The Great Comet of 1812: Tolstoy Fizzling Before Impact

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Natasha, Pierre, & The Great Comet of 1812: Tolstoy Fizzling Before Impact 

 

By Ross

 

The set design is sumptuous (scenic design: Mimi Lien). One can’t ignore the beauty of the room when entering the reconfigured space of the Imperial Theatre. The background music is perfectly decadent, befitting the environment (sound design: Nicholas Pope). Audience and acting space are entwined throughout what normally is a traditional proscenium theatre. Wine, ‘champagne’, and vodka are served throughout the space. The cast is interspersed around us all, looking magnificently Russian in their dress (costume design: Paloma Young) imploring us to read up on the complicated plot in the Playbill.  Natasha, Pierre, & the Great Comet of 1812, directed with a manic kinetic energy by Rachel Chavkin, is brought to us via a downtown theatrical experience formerly housed in a tent by The American Repertory Theater and ARS Nova.  Dave Malloy (music, lyrics, book, and orchestrations) adapted this stage show from a small segment of Leo Tolstoy’s War and Peace. But when the show begins, Malloy leads us by hand through the story in such a straightforward manner that reading the synopsis or studying the family tree is not required reading. In fact, I wish as much energy was given to creating an emotional arc in the story rather then plot points and explanations in a program.

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All Photos: Chad Batka

 

The cast of professionals seem to be game, as they fling themselves up and down stairs, round and around the space, racing to get to their spot on time for a lighting cue (lighting design: Bradley King). They all sound magnificent and perform beautifully.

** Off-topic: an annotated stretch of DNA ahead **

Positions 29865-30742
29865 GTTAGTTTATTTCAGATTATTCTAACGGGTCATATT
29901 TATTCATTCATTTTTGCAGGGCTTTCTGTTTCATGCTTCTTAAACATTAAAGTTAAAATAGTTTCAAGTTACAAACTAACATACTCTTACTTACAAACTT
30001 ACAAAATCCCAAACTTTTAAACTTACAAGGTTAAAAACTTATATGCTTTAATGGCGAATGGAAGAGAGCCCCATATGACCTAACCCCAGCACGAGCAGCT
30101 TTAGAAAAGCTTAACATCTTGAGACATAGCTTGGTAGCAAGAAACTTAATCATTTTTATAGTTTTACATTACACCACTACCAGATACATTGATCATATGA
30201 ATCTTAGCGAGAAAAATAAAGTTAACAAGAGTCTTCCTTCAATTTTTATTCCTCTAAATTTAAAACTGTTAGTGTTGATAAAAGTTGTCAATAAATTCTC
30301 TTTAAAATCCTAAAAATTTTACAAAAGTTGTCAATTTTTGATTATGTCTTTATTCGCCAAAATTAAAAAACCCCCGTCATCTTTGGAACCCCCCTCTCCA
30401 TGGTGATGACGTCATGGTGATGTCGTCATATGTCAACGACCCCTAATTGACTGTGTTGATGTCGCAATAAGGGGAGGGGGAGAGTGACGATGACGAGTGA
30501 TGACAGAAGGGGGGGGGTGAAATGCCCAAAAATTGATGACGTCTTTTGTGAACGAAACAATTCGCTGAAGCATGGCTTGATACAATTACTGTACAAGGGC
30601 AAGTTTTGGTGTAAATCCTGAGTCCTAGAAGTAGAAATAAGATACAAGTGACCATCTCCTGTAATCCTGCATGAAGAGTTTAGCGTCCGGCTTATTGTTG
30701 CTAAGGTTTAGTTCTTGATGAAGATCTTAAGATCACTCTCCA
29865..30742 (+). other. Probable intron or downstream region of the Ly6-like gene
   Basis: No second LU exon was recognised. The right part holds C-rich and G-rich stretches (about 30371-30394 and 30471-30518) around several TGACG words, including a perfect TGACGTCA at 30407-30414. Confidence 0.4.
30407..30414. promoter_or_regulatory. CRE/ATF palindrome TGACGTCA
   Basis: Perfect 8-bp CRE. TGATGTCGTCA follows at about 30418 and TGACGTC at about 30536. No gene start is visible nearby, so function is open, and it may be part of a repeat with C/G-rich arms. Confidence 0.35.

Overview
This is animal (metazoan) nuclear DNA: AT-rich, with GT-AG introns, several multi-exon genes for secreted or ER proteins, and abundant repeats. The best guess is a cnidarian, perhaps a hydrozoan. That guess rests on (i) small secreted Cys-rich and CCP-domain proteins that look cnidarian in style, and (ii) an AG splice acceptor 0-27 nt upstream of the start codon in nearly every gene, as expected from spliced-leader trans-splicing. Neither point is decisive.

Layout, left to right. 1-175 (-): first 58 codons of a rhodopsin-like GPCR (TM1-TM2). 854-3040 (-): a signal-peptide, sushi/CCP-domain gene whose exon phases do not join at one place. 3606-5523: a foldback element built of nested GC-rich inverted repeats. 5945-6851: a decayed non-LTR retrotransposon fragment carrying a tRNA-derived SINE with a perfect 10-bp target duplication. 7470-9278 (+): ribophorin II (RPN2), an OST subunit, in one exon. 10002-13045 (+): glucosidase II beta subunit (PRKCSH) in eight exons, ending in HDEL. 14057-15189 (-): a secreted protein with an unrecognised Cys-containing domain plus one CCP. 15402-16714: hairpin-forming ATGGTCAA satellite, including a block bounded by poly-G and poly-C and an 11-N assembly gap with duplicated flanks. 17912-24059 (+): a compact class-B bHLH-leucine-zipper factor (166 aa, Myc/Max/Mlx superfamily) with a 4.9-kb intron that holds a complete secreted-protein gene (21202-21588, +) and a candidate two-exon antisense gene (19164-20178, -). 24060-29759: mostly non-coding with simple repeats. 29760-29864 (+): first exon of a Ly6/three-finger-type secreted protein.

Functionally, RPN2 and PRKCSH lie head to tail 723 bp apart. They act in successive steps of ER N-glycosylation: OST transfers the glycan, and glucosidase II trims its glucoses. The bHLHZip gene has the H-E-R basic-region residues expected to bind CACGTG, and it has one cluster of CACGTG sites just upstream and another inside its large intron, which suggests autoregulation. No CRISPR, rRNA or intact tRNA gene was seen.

Josh Groban, the big named draw here, is wasted in a part verging on secondary. He is in fine voice and performs with ease as the drunken aristocrat Pierre, bored and disillusioned, but he is more of a friend to the action, then a part of the main story. Fans of his will feel slighted for the majority of the show, although he does have one beautifully emotional song, ‘Dust and Ashes’ mid way through Act One. This song is one of only a few, another being ‘Sonya Alone’ (sung with a unique charm by Brittain Ashford), that carries depth and love within the lyrics. The rest of the songs are far too simplistic and strangely descriptive of action and emotion, sometimes even sung in the third person  (the music is quite lovely). There is something strange and disconcerting to have actors singing about their own movements around the stage in the third person. Descriptive language as lyrics, that reads more like stage direction, tend to be very distancing from a strong emotional core rather than engage us or make us lean in with our hearts and our minds. Stephen Sondheim, this is not. In a surprising twist, the set design concept of interspersing actors with audiences, which usually creates a more intimate experience, also tends to distance us from the characters as they seem to move more to utilize the space, rather than something organic or thoughtful (choreography by Sam Pinkleton).

 

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The two main leads, Denee Benton as the young and naive Natasha, and Lucas Steele as the young roguish brother-in-law to Pierre, Anatole, valiantly try to drive this story forward through passionate renderings of forgettable songs. More often then not, this tragic story is played for laughs over tears, making Anatole foppish and haute rather than indulgent, self-entitled, and greedy. I felt for the well-voiced Steele being saddled with such a distracting directorial view.

Grace McLean as Natasha’s godmother, Marya D, and Amber Gray as Pierre’s decadent wife and similarly minded sister of Anatole, Helene, are more fortunate as their parts are treated with more seriousness and depth. Sadly, this fine group of actors is not given songwriting that approaches their expertise.  I will say that it is a sumptuous show.  Lively and entertaining. Moments of fun and pleasure delivered by an expert cast, but the combination of the simplistic lyrics and the manic movements created a show that is watched rather than engaged with.  This show doesn’t run that deep.

 

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